January 5, 2012 6:18 pm
As 2011 turns a new leaf and a new year, I am looking back on some of the best, or most tried and true consumer advice dispensed during the past year; while looking forward to some of the top trends and issues expected to top consumers' agendas in 2012.
Whether trading down into a fixer-upper, or venturing into one's first adventure in home ownership, 2012 may very well be 'the year of the rehab.' As property owners—whether commercial, residential or multi-family—seek to conserve and improve their property values, they will be contracting, hammering, decorating and upgrading like there's no tomorrow.
In a recent piece, Taylor Johnson (taylorjohnson.com) talked to several Chicagoland experts on the subject.
Johnson says Rick Croce of Smykal Renovations told him whether buying or renting, people will have little interest in homes that are not renovated. That means if you’re a seller, you need to make the investment in not only replacing things like a roof and windows, but also giving the home a facelift to make it more modern.
He said people are looking for open floor plans, well-designed kitchens and attractive baths, so it is worth considering making such renovations to your home before putting it on the market—even if you don’t plan to sell for a few years.
The same holds true for the rental market, according to Jim McClelland of MACK Companies, which manages more than 500 single-family rentals in the Chicago area. McClelland told Johnson that while rental demand is high right now for single-family homes, quality still counts.
He says people aren’t interested in old, outdated homes. It’s important that smart renovations are made before trying to rent a property in order to find a good tenant and top dollar for your rental income.
McClelland said on average, MACK invests $50,000 into each of its redeveloped properties to bring them up to new-construction standards.
And Anthony Rossi, Sr., president of RMK Management Corp., told Johnson his company is continually renovating and improving its 26 properties—and the company has scheduled several large renovation projects at various communities in the works for 2012.
January 5, 2012 6:18 pm
The holidays are over. Darkness comes early, and inclement weather may be keeping you indoors. That’s a good recipe for the wintertime blues, notes marriage and family counselor Emily Adams. But unless you are suffering from real depression—for which you may need to seek professional help—there are many effective ways for beating the symptoms of more commonplace winter doldrums.
Adams suggests seven activities to help you blast through the winter blues:
• Exercise – if you can’t get to the gym, exercise at home for at least 30 minutes a day. Do bending and stretching exercises. Use a jump rope. Get on the treadmill or stair stepper if you have one. Physical activity is the surest way to pump you up mentally and emotionally.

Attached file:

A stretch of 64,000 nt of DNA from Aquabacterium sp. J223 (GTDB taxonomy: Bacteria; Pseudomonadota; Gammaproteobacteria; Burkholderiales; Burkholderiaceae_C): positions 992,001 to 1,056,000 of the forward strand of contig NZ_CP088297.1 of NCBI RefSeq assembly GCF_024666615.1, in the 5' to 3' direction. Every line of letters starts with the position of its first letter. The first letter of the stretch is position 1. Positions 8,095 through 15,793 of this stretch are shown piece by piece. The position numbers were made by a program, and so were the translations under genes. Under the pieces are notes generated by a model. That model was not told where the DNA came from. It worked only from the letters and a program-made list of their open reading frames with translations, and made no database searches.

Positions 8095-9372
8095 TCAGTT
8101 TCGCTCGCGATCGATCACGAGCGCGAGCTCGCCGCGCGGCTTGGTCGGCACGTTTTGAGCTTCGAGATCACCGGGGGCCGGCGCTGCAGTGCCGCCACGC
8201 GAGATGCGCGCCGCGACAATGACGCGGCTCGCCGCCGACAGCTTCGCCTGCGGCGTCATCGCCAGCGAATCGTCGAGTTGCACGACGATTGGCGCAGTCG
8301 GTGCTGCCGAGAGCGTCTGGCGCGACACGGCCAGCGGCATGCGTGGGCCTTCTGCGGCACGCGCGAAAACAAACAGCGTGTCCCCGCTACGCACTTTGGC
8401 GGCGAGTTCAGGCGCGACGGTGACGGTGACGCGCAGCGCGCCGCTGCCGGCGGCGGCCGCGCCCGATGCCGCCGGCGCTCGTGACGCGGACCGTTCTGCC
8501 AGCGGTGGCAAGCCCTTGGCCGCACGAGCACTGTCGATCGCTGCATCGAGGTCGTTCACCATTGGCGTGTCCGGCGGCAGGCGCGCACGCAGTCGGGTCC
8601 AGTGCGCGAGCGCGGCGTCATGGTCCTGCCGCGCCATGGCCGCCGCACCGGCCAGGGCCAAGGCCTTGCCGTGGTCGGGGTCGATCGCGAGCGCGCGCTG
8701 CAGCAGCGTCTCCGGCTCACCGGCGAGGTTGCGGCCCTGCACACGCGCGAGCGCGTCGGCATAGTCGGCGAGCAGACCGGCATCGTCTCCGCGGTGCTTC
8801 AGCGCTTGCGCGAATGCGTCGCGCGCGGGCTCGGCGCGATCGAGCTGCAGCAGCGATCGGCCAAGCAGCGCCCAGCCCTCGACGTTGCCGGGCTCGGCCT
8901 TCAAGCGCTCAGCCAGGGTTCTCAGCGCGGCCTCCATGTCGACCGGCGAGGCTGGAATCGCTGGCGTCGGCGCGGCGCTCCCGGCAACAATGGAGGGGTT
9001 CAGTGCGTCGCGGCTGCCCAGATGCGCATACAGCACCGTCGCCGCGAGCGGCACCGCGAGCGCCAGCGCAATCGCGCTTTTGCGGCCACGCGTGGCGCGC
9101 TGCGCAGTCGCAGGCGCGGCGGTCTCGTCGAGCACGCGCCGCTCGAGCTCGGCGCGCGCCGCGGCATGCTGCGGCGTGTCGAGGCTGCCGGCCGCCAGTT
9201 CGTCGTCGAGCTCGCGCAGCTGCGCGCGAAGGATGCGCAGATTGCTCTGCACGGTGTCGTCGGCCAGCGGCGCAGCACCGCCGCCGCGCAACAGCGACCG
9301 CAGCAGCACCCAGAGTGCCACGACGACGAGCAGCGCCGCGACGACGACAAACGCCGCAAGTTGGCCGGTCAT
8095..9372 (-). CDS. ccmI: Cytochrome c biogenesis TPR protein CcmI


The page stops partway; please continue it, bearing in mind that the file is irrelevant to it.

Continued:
• Take a break – A week in the Caribbean may do wonders. But so can a weekend in the country—or even a “mental health” sick day from the office, spent at the movies or another pursuit you enjoy.
• Take care of yourself – A hot meal—even a steaming bowl of canned soup—can be a treat after a long day. Eat properly. Get enough rest. Pamper yourself with a professional massage.
• Let the sunshine in – Try not to mope. Open the blinds and enjoy the sunlight at every opportunity.
• Do some chores – Set yourself goals. Scrub down the kitchen. Do some ironing. Clean out that overstuffed closet. Making a list of chores and crossing them off can do wonders to elevate your mood.
• Do volunteer work – Check in to see how you can help at a local church, senior center or food pantry. Check out online volunteer opportunities. Doing something to help others can make you feel better about life.
• Connect with positive people – Who’s the most cockeyed optimist you know? That’s who you want to connect with. Get together for lunch, or a chat over coffee. Stay in touch and stay connected, and the good mood may wash over you.
January 5, 2012 6:18 pm
While snow can be beautiful and provide endless thrills for both children and adults, fallen snow must be cleared regularly to ensure safety both on and off the road. However, if done improperly, shoveling or snow blower use can cause serious injury to the back, shoulders, hands or feet.
In 2010, more than 148,000 people were treated in hospital emergency rooms, doctors' offices, clinics and other medical settings for injuries sustained while shoveling or otherwise removing ice and snow manually, according to the U.S Consumer Products Safety Commission. In that same year, more than 21,500 were injured using snow blowers.
"Shoveling snow involves a lot of bending, heavy lifting and repetitive motion," says Roxanne Wallace, MD, orthopaedic surgeon and spokesperson for the American Academy of Orthopaedic Surgeons (AAOS). "For older Americans, and individuals who do not regularly exercise, shoveling can cause pain and injury to the back, and shoulder and arm muscles, and increase the risk for a heart attack."
For individuals who feel they are physically healthy enough to shovel, Dr. Wallace suggests taking frequent rest breaks, and drinking plenty of water and fluids. If you feel pain, stop shoveling, and find a friend, family member or professional to resume the task.
Using a snow blower is not as physically taxing as shoveling; however, the rapid, powerful blades of a running snow blower have the potential to severely injure hands or feet.